David Ortiz seemed to put the Boston Red Sox in position for a huge win in Game 2 of the World Series. Then Sox reliever Craig Breslow had a moment of madness in the seventh.
Perhaps it wasn't as traumatic, but the Boston Red Sox added a memorable new error to their Bill Buckner collection in losing Game 2 of the World Series to the St. Louis Cardinals, 4-2, Thursday night.
When Buckner booted a routine grounder in Game 6 of the 1986 World Series, it took Red Sox Nation 18 years to get over it. Chances are, Boston won't need another 18 years to cope with reliever Craig Breslow's moment of madness in the seventh inning Thursday. But it will certainly take at least until Game 3 Saturday.
When Breslow decided to throw to third base, the game was tied 2-2 with two out in the seventh and runners on second and third. Not ideal, but hardly game over. A popup, a strikeout, a routine grounder, and they're up in the bottom of the seventh with the game tied.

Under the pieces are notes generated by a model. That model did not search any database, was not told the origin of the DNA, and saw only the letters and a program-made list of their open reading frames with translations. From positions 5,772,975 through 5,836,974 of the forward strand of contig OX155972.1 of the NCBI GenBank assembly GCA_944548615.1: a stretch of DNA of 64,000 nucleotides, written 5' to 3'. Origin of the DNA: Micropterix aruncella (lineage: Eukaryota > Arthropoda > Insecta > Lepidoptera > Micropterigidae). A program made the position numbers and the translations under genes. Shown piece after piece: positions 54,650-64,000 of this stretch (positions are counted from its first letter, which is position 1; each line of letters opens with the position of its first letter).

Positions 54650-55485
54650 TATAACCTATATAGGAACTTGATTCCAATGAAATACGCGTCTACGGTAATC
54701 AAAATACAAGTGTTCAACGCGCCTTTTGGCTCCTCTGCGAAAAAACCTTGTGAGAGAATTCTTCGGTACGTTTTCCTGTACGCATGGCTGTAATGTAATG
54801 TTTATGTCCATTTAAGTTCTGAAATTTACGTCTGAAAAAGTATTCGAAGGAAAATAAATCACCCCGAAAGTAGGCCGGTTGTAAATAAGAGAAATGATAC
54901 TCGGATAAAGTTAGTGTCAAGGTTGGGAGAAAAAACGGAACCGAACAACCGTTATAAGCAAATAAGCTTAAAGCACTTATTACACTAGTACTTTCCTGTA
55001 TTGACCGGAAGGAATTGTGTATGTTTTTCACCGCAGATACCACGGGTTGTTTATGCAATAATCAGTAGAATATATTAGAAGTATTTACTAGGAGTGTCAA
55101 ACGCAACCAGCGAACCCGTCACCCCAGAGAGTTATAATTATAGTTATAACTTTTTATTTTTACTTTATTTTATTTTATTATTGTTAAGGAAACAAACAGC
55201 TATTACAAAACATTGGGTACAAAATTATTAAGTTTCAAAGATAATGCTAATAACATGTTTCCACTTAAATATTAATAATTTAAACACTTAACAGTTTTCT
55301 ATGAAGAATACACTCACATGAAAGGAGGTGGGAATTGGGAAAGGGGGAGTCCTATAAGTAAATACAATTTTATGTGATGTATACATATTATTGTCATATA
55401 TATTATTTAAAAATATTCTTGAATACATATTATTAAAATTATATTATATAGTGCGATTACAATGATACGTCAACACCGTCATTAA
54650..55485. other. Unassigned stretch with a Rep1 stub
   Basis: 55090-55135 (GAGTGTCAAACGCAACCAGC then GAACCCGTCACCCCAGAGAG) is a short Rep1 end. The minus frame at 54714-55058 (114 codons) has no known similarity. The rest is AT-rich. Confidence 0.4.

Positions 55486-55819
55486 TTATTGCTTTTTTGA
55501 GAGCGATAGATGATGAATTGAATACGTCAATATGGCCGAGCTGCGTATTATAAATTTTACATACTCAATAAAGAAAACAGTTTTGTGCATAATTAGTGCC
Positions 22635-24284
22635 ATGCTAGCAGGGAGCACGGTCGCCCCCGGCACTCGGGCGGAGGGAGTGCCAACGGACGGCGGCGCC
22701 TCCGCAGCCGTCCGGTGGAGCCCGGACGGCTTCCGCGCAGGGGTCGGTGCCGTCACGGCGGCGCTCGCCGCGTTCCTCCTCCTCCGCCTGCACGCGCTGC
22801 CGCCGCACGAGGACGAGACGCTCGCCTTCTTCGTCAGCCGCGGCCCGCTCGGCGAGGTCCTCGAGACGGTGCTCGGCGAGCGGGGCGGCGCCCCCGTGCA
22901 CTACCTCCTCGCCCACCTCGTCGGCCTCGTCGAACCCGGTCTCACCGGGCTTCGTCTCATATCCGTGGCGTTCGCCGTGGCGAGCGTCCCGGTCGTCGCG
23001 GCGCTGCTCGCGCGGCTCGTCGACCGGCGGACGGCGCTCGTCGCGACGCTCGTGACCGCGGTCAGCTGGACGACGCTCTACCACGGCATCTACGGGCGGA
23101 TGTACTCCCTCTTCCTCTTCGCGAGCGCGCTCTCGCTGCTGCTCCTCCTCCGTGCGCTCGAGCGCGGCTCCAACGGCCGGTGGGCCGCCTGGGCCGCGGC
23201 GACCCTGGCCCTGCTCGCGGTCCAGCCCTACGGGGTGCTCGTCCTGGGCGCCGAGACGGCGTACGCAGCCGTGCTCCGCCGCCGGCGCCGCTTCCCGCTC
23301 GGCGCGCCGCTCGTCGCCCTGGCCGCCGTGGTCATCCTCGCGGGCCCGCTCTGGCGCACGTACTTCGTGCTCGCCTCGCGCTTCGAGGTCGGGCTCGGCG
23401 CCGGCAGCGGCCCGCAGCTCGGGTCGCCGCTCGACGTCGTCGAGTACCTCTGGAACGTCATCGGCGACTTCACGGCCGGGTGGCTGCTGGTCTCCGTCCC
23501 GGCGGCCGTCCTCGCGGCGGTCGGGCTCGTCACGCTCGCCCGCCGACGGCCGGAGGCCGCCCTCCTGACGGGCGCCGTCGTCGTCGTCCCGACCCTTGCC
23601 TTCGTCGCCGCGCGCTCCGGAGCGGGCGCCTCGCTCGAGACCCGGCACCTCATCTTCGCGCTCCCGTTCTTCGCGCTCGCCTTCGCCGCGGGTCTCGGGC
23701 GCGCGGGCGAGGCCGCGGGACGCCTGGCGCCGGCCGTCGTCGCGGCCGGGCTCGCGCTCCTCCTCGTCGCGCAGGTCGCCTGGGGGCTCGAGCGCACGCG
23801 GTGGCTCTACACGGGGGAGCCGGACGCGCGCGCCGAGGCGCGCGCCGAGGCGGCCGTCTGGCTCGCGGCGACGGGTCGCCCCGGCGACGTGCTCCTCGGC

But after Breslow uncorked a wild throw to third, the game swung irrevocably, as it turned out. Breslow was backing up catcher Jarrod Saltalamacchia because Cardinals pinch-runner Pete Kozma had just scored on a sacrifice fly. The throw home squirted a few feet away from Saltalamacchia and Breslow saw John Jay pelting for third. And the rest is for the commemorative edition World Series videos.
Breslow's sailing throw ended up in the stands, Jay scored, and Daniel Descalso was able to advance to third. When the next batter, Carlos Beltran, singled, Descalso scored and the damage was complete.
On the surface, it might not seem the most catastrophic of errors. Boston was able to split the first two games against the Cardinals' best starting pitchers – beating Adam Wainwright Wednesday and losing to the masterful Michael Wacha Thursday. That's not so bad. The Sox batters will like their chances against the Cardinals starters in Game 3 and 4.